The tea plant grows mainly in the Far East, with India leading the world in production.
These plants are raised from seeds produced by the white flowers on the plants. They are grown on large farms called tea gardens.
When the tea plant is from three to five years old and about three to four feet high, it is ripe enough for its leaves to be picked. Workers, called tea pluckers, pick the leaves and send them to a factory for processing.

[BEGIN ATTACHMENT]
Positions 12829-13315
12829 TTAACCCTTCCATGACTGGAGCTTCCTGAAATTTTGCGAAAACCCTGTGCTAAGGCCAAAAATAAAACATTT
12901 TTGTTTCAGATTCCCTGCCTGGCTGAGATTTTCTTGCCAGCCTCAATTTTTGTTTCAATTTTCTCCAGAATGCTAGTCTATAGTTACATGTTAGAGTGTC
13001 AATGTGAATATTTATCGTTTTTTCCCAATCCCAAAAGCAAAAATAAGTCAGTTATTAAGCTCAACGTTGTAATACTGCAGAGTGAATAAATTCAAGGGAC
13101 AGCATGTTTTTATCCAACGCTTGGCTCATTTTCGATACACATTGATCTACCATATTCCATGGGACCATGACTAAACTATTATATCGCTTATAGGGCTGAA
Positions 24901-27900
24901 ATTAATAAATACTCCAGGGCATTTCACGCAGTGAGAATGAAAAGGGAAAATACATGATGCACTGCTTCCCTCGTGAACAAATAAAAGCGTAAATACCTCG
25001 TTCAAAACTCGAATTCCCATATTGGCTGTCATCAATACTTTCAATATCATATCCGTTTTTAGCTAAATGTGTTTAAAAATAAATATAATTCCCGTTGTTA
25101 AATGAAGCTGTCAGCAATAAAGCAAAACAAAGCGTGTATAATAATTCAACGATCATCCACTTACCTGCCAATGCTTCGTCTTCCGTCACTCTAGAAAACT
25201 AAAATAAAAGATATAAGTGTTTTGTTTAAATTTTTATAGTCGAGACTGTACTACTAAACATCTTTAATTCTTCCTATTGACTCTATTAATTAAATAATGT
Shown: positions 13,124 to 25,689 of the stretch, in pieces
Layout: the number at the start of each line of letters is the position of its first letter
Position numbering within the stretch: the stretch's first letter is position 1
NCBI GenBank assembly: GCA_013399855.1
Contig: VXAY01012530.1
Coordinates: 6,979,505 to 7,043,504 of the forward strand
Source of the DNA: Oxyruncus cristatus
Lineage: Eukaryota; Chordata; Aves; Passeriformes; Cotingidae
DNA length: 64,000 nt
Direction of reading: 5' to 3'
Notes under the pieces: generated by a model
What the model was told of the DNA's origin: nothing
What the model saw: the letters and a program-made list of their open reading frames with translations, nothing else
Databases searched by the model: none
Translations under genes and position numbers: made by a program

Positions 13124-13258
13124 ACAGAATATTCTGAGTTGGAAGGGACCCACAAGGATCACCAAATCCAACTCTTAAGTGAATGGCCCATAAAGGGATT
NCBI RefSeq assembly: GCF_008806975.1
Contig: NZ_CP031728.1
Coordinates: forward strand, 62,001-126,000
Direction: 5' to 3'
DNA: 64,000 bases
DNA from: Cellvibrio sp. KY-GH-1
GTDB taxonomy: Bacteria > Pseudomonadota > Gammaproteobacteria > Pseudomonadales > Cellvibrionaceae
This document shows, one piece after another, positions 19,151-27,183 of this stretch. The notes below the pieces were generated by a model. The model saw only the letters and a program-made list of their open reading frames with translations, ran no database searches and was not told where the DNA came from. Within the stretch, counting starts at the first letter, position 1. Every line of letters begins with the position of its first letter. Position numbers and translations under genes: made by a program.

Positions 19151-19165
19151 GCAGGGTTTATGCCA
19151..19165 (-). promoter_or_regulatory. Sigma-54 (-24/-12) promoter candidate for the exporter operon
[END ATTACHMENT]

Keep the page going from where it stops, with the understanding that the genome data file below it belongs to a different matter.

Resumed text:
First, the leaves are spread out on shelves called withering racks, where air is blown over them to dry them.
Next, the leaves are put through rolling machines to press out their juices, and then into a fermenting room, where controlled humidity and temperature chemically change them to a coppery color.
The last step is the drying out of the leaves in an oven, where they turn a brownish-black color.
Great Britain, where tea is the national drink, imports about 500 million pounds of tea each year, or enough to make 100 billion cups of tea.